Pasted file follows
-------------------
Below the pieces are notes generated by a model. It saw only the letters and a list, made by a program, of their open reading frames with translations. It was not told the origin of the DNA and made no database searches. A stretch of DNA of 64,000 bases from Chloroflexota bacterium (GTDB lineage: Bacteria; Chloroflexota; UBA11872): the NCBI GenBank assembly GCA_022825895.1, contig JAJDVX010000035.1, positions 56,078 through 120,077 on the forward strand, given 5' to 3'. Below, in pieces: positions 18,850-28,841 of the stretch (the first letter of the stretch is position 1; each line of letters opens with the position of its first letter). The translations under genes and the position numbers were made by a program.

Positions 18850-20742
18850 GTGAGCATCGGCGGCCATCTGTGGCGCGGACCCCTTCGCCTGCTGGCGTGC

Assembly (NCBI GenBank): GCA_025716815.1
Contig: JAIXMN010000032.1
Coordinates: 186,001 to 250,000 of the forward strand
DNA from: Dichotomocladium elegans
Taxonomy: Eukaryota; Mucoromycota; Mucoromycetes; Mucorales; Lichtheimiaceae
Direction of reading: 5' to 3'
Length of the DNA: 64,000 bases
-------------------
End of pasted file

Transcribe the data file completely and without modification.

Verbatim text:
Below the pieces are notes generated by a model. It saw only the letters and a list, made by a program, of their open reading frames with translations. It was not told the origin of the DNA and made no database searches. A stretch of DNA of 64,000 bases from Chloroflexota bacterium (GTDB lineage: Bacteria; Chloroflexota; UBA11872): the NCBI GenBank assembly GCA_022825895.1, contig JAJDVX010000035.1, positions 56,078 through 120,077 on the forward strand, given 5' to 3'. Below, in pieces: positions 18,850-28,841 of the stretch (the first letter of the stretch is position 1; each line of letters opens with the position of its first letter). The translations under genes and the position numbers were made by a program.

Positions 18850-20742
18850 GTGAGCATCGGCGGCCATCTGTGGCGCGGACCCCTTCGCCTGCTGGCGTGC

Assembly (NCBI GenBank): GCA_025716815.1
Contig: JAIXMN010000032.1
Coordinates: 186,001 to 250,000 of the forward strand
DNA from: Dichotomocladium elegans
Taxonomy: Eukaryota; Mucoromycota; Mucoromycetes; Mucorales; Lichtheimiaceae
Direction of reading: 5' to 3'
Length of the DNA: 64,000 bases